Ask Moses and You Shall Receive
According to the Rabbi Chaim Cunin, director of AskMoses.com, the late Lubavitcher Rebbe Menachem Schneerson anticipated the Internet and the role it would play in our everyday lives as far back as the late 1970s. But it was not until 1998, when Chabad Lubavitch supporter Yuri Pikover reiterated the importance of maintaining an online presence, that Cunin and his staff at Chabad’s headquarters took notice.
“He kind of opened our eyes,” Cunin said. “We started analyzing what was out there already, and we wanted to go a little further. We wanted to reach the people who were not interested, but curious, at best.”
Chabad’s AskMoses.com Web site features 60 rabbis working 24 hours, six days a week, to address the ethical, spiritual, and practical concerns of both Jews and non-Jews alike. No question is too big or too trivial, say the rabbis, who field about 20 to 40 conversations an hour.
“It enables people who otherwise would not have the opportunity to ask questions, due to their distance in terms of geography or religious affiliation, to ask them,” said Rabbi Dov Greenberg of Chabad of the Conejo in Westlake Village, one of the spiritual advisers at AskMoses.com. The site operates on a $475,000 budget derived from donations that help to pay for wages, technical development and support.
“We realized that there’s nothing that can compare to a live conversation with a rabbi or rebbetzin,” Cunin said, noting that Chabad sought to recreate the accessibility and the guidance offered by the outreach organization’s global network of centers.
“We wanted to take that energy and that phenomenon and apply it to the Internet,” Cunin said.
In addition to Greenberg, other locals working shifts on the Web site are Rabbi Eyal Rav-Noy of the Institute for Jewish Literacy and Rabbi Yisroel Schochet of Long Beach. Rabbi Simcha Backman, site manager and director of Chabad of Glendale, and his staff keep the interchange live around the clock by enlisting Chabad rabbis in Israel, Canada, Taiwan, Uruguay, Australia and New Zealand.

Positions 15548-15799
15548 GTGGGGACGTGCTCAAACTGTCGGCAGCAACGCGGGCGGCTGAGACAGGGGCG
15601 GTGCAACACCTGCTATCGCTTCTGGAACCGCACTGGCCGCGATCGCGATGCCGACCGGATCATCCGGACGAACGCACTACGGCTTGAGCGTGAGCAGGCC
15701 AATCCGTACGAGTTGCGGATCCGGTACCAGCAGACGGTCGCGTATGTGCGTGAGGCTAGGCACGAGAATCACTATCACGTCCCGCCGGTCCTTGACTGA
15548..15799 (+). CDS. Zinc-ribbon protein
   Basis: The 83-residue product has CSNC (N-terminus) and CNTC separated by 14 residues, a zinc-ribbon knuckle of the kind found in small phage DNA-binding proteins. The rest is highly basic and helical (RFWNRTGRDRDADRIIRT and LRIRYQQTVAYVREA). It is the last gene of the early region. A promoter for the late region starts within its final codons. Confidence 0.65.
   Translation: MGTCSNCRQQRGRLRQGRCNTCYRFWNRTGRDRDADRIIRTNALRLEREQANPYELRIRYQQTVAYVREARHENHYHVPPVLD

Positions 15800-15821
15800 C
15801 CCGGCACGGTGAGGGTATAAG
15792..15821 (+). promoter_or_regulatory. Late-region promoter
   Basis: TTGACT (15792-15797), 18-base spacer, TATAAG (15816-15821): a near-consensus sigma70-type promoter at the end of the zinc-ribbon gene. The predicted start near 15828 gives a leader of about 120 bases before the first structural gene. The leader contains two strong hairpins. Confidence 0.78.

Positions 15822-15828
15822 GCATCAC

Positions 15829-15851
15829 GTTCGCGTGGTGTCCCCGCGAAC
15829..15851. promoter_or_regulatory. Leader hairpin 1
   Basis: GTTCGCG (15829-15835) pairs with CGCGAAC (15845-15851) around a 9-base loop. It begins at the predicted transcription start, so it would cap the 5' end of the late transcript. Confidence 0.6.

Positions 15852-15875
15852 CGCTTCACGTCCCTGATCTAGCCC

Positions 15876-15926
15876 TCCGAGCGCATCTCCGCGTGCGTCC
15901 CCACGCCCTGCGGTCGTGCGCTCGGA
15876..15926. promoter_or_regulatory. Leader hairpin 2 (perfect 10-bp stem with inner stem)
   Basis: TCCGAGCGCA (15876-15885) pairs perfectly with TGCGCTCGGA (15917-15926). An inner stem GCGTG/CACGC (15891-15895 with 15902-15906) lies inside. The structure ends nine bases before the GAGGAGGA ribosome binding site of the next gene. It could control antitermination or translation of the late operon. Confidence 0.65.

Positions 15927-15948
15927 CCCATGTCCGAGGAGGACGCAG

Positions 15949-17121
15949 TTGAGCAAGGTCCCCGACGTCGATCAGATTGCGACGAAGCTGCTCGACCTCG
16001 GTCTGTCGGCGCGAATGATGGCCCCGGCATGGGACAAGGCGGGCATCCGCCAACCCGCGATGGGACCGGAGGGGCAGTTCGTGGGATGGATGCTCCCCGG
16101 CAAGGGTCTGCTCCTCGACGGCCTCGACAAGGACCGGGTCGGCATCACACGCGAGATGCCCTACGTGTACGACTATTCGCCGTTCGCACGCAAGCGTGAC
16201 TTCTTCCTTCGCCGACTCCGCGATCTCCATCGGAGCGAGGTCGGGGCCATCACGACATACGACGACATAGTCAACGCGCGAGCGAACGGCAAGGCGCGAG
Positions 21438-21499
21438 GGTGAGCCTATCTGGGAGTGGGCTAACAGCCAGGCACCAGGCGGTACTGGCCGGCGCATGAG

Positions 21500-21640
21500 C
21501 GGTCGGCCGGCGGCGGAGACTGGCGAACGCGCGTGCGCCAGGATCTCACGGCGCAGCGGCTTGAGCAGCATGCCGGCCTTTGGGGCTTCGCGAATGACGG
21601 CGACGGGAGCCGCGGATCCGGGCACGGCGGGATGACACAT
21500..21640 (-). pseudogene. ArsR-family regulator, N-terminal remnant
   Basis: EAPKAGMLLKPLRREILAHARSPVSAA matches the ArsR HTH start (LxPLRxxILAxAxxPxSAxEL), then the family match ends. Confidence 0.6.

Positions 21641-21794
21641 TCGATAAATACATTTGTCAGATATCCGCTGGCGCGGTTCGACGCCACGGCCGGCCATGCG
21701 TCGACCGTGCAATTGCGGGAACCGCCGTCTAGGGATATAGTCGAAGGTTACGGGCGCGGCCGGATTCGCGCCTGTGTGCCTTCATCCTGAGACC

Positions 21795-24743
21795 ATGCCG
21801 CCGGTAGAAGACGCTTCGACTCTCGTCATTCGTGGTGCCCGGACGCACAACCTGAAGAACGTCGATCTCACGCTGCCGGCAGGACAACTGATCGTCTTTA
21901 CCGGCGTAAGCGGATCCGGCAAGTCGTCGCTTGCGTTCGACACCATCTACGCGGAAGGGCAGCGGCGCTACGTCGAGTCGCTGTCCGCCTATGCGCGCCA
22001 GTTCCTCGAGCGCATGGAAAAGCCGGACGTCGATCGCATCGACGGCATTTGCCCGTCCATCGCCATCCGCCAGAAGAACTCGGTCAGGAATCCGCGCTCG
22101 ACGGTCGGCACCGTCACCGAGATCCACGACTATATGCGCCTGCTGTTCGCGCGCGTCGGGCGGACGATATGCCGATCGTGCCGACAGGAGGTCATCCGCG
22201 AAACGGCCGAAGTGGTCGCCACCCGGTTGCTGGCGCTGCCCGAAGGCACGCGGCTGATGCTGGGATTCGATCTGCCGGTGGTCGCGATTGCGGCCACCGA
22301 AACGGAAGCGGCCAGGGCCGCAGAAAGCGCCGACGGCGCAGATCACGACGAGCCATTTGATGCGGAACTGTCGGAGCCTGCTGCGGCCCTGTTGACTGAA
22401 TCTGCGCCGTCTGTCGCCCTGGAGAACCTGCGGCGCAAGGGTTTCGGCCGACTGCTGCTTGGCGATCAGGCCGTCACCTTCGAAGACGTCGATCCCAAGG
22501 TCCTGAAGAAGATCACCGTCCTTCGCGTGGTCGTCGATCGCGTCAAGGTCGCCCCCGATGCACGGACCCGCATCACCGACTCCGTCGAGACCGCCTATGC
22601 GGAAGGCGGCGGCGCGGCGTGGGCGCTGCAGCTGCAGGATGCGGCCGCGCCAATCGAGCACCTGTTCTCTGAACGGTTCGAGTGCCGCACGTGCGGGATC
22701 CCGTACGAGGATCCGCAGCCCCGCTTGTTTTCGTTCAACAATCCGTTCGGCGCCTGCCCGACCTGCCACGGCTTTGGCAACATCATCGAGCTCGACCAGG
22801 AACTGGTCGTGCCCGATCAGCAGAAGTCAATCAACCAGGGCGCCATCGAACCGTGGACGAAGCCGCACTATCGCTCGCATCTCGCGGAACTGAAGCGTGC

Traffic at AskMoses.com passed the millionth-visitor mark over Passover. With more than 1,000 conversations taking place each day, Chabad will add six additional sites in Hebrew, Russian, Spanish, French, Italian and German, with a total of 420 rabbis online. The first of these international sites, based in Argentina, will be up within three months.
“The Internet is a miracle,” Cunin said. “It’s amazing that we can be connected and share info like that.”
Visit AskMoses.com 24 hours a day, every day except Shabbat at www.askmoses.com.
Also taking flight on the Web is a new page established by Orthodox Union (OU). Each week, subscribers receive e-mails on the weekly Torah portion and upcoming Jewish holidays (www.ou.org/forms/shshreg.asp). Links also connect visitors with candlelighting times, a rundown of OU kosher-certified products, recipes and trivia questions.
Visit the OU’s Shabbat Shalom at www.ou.org/shabbat/ .